If you're in a wet environment, waterproof binoculars that are resistant to humidity are pretty important and, according to Floyd, the quality of glass is even more so. Nikon's Monarch 7 8x24, a line of binoculars made specifically for birding, utilizes extra-low dispersion glass with an advanced multi-layer coating that virtually eliminates common distortion, chromatic aberrations and color fringing. Additionally, the O-rings on the lenses have been filled with nitrogen to resist fog and the locking diopter helps you to correctly adjust and maintain your vision setting.

Floyd said that it's also worth mentioning that the weight of your binoculars can be a huge factor for some and a non-issue for others. The Monarch 7 is a lightweight and compact model that can be comfortable to hold for longer periods of time without getting tired.
High-definition binoculars at a great price point
Floyd noted that the proverbial “Walmart special” — i.e., binoculars priced at $100 and under — are likely to be frustrating in their quality. "But if you can save your pennies, you're looking at good binoculars starting around $300 that will perform well on birds fairly close and in decent light,” he explained.

The highly-rated Diamondback HD binoculars from Vortex not only come at a relatively reasonable price, they also made it on the National Audubon Society's list of top-scoring binoculars in this price range. This particular model can be ideal for focusing on wildlife very close by, but they are also available in higher magnifications for further distances. They are optimized with select glass elements and multi-coated lenses to deliver exceptional resolution, cut chromatic aberration and provide outstanding color fidelity, sharpness and light transmission. The texture-coated barrels provide an improved surface for gripping.
A mountable spotting scope with a dispersion control lens
"More advanced birders may also invest in a spotting scope, which is just one lens and offers a higher magnification and is set up on a tripod," Longcore said. (High-end spotting scopes will usually run well over $2,000.) The Celestron Regal M2, which is recommended by the National Audubon Society as a top-scoring scope at a comparatively reasonable price point, provides true-to-life enhanced resolution and contrast. It also uses proprietary optical coatings, unique to Celestron, that maximize light transmission for brighter images. It offers 20-60x magnification, is easy to use and doesn't require multiple lenses like some other spotting scopes on the market.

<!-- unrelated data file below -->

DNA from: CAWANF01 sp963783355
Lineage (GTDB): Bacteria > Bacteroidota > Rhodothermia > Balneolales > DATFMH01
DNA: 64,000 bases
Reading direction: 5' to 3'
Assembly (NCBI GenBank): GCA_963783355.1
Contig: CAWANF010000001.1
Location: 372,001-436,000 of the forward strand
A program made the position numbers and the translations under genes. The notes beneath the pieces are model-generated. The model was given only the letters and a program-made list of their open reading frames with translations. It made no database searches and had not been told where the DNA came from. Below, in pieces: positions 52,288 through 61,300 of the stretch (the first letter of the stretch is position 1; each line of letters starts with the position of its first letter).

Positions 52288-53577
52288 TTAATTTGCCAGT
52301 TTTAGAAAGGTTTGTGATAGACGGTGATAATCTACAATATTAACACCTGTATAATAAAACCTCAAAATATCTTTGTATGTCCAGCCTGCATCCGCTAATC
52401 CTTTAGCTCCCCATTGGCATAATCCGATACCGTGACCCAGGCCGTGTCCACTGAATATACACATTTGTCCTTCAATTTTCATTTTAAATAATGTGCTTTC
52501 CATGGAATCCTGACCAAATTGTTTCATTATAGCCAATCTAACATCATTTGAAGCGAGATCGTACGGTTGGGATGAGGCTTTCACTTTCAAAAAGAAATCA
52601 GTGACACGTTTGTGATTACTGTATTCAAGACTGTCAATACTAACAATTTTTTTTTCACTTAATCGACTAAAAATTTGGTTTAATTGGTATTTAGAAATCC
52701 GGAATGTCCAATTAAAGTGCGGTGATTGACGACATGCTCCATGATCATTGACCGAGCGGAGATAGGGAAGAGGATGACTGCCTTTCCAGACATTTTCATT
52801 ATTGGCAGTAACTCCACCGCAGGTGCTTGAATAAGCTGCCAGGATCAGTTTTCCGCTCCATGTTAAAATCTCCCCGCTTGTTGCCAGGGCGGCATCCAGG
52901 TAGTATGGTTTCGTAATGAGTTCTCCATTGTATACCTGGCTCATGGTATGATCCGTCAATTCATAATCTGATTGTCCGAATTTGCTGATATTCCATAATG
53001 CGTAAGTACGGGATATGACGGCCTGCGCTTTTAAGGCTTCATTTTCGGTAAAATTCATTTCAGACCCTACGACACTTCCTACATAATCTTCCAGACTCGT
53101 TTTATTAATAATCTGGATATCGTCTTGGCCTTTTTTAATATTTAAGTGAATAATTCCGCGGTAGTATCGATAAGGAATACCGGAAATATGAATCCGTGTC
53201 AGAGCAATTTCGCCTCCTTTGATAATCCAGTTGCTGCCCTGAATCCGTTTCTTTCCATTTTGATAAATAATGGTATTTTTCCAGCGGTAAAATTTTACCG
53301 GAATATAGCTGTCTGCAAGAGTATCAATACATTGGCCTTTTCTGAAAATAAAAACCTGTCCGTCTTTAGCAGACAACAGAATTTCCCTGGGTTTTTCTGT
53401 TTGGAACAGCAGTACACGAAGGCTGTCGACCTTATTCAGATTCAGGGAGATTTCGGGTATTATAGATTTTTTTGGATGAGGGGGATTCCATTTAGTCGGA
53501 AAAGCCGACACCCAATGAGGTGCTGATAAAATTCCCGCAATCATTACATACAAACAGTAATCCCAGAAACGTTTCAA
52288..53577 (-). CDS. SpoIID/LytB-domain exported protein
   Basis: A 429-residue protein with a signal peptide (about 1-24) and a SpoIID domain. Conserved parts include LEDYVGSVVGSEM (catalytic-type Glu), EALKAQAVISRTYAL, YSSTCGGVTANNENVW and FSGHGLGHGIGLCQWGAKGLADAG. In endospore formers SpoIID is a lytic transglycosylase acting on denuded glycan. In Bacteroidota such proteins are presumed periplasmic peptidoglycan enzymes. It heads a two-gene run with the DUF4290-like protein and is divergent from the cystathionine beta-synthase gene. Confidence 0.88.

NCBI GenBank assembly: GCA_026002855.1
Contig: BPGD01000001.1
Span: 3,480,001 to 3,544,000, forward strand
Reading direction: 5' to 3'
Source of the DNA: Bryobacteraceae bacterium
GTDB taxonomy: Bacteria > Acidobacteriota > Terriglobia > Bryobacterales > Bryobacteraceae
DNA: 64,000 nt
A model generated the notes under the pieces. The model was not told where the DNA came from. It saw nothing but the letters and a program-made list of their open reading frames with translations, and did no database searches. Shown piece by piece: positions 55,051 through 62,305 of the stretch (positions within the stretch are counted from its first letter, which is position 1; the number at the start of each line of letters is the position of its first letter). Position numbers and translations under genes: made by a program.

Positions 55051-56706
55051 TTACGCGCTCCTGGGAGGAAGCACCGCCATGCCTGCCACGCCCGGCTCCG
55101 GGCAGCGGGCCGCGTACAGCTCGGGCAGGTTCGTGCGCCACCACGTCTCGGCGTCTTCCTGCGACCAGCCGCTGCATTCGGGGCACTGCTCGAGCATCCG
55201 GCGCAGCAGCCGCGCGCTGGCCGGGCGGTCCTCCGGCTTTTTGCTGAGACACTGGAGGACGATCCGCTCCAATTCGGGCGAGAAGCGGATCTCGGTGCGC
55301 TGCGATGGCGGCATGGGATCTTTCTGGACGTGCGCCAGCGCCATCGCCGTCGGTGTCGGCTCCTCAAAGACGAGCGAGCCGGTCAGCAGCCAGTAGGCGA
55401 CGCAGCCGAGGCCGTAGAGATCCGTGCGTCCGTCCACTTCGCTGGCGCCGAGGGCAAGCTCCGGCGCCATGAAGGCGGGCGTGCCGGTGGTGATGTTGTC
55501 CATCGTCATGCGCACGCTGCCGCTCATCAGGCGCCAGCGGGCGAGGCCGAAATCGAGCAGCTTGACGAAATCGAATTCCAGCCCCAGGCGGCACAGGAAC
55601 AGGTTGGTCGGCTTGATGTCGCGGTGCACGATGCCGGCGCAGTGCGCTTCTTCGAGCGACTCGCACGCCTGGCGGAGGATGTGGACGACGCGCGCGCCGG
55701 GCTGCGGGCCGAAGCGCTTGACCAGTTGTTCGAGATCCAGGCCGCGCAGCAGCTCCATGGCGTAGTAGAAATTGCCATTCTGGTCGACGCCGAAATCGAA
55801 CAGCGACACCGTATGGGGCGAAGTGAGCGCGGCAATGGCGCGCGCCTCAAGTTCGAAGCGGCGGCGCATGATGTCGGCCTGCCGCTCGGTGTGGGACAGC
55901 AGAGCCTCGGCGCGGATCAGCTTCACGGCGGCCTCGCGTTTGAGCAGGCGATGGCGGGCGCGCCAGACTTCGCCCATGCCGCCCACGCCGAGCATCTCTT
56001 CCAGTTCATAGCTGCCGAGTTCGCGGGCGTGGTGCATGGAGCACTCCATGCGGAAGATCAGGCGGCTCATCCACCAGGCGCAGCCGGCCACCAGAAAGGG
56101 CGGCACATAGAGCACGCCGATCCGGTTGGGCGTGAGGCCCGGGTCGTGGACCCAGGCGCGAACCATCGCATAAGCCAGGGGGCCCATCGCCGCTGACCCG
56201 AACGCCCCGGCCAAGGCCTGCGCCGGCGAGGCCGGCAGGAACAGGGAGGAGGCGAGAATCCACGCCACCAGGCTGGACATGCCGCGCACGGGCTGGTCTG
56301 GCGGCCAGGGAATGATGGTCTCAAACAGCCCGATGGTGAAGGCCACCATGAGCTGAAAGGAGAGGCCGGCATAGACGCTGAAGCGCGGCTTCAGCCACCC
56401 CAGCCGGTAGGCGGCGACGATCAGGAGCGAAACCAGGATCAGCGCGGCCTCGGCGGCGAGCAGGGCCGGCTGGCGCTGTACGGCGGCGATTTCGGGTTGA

All-terrain binoculars that offer clear and comfortable viewing
"As we age, our grip becomes less steady; it's not noticeable in most things in this life, but it is when you're holding precision optics in front of your face," Floyd said. "I think older birders aged 50-plus benefit, in general, from lower-power binoculars (8x or 7x magnification) with correspondingly less image vibration."

These durable binoculars offer 7x50 magnification, are waterproof and fog-proof and utilize the same high-reflective multi-layer prism coating as other models offered by Nikon in order to provide brighter, sharper colors and crisp and drastically improved low-light performance.
Top-of-the-line birding binoculars lauded for their pristine and detailed viewing
As Floyd mentioned earlier, the glass quality of a pair of binoculars will almost always be directly correlated to the price. And for top-of-the-line options like these FieldPros from Swarovski, Floyd said, "The glass is unbelievable and the ergonomics are miraculous."

These 8.5x42 magnification binoculars received a near-perfect score from the National Audubon Society for their balance, pin-sharp clarity and brightness. They offer a large field of view, perfect for spotting movement in your periphery, and are even suitable to use in conditions with poorer visibility and low-light. The user-friendly focusing wheel also helps to deliver precise and accurate viewing.